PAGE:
[Mississippi History Newsletter Online.]

A MDAH Publication  |  Volume 46 No. 6  |  June 2004

WLBT and Civil Rights

A panel will discuss the case examined in a new book, Changing Channels: The Civil Rights Case that Transformed Television, by Kay Mills, at the Old Capitol Museum of Mississippi History, Jackson, on Thursday, June 10, 1 to 3 p.m.

In her book Mills explores the battle that sparked social reform throughout American broadcasting. In 1964 a group of black citizens charged WLBT-TV with failure to give fair coverage to civil rights and integration issues. "Until the WLBT case, blacks in Mississippi saw only distorted pictures of their lives on television," writes Mills.

The ensuing legal struggle lasted more than fifteen years and ended in victory for civil rights. Aaron Henry became the station's chairman of the board, and WLBT's new general manager, William Dilday, was the first black person in the South to hold such a position.

Author Mills will moderate a discussion with WLBT anchor Maggie Wade, former station manager William Dilday, former owner Charles Young, and current vice president and general manager Dan Modisett. Mills will sign copies of the book, published by University Press of Mississippi, following the program. For more information call 601/ 576-6920. The program is sponsored by the Mississippi Humanities Council, University Press of Mississippi, WLBT, and the Old Capitol Museum of Mississippi History.

MDAH Events Around the State

The Summer Film Series at the Grand Village of the Natchez Indians, Natchez, offers free educational films and videos every other Tuesday during June and July, at 3 p.m. Scheduled are The Tribes of the Southeast on June 8, The Natives of the Southwest on June 22, The Nations of the Northeast on July 6, and The Tribal People of the Northwest on July 20. For more information call 601/ 446-6502.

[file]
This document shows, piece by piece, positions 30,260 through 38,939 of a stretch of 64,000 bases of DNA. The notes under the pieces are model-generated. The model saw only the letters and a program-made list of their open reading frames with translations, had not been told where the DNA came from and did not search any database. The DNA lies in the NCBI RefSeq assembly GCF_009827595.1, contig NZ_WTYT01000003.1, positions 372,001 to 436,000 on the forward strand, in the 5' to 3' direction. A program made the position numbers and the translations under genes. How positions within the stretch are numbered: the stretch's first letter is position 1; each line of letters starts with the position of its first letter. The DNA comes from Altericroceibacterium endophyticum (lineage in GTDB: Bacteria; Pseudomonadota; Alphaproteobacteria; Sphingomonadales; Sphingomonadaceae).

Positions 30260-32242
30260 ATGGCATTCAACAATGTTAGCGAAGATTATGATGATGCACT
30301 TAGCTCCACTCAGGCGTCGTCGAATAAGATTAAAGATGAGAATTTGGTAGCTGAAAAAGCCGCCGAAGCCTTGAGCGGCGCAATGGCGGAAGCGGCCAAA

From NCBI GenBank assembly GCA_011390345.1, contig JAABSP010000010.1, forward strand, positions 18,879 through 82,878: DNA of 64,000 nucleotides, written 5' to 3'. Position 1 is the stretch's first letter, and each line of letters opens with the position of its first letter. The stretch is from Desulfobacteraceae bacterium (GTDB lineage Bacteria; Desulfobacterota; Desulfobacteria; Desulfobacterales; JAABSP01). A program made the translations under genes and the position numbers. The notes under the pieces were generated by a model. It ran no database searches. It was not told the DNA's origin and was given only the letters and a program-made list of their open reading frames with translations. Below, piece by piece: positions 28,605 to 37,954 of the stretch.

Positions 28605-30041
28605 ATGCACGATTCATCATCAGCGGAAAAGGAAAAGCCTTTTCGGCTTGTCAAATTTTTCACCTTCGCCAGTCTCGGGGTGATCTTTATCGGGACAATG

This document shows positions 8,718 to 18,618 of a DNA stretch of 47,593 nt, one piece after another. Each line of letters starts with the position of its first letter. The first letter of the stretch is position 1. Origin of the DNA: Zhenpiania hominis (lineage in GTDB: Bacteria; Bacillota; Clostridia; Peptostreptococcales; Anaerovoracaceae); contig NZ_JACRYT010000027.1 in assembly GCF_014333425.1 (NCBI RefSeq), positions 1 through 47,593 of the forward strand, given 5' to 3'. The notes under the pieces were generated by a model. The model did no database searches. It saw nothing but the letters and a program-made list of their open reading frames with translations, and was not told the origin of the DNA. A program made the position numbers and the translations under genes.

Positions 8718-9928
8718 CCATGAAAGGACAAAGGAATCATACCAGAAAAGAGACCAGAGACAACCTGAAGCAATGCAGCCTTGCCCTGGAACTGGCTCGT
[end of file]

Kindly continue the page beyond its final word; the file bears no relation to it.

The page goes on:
In Manships Abroad, the Manship House Museum, Jackson, examines the Manship family's tour of parts of Europe in 1874 and what travel was like for middle-class southern families of that era. The exhibit opens Tuesday, June 8, and runs through Saturday, August 28. The exhibit is free, but reservations are required for groups of ten or more. For reservations or information, call 601/ 961-4724.

Music at the Mounds will be held Saturday, June 19, 11 a.m. to 4:30 p.m. at the Winterville Mounds Museum, Greenville. The popular Winterville Mounds music event is free and will feature various music groups from around the Delta. For more information call 662/ 334-4684.

During Pioneer Week, June 21 through June 25, at Historic Jefferson College, Washington, daily sessions introduce children between the ages of eight and twelve to pioneer skills and activities, including bread making, spinning and weaving, use of pioneer tools and weapons, and old-time fiddling. There is a registration fee. For more information call 601/ 442-2901.

Programs and books offered in conjunction with anniversaries of the Brown v. Board of Education decision and Freedom Summer: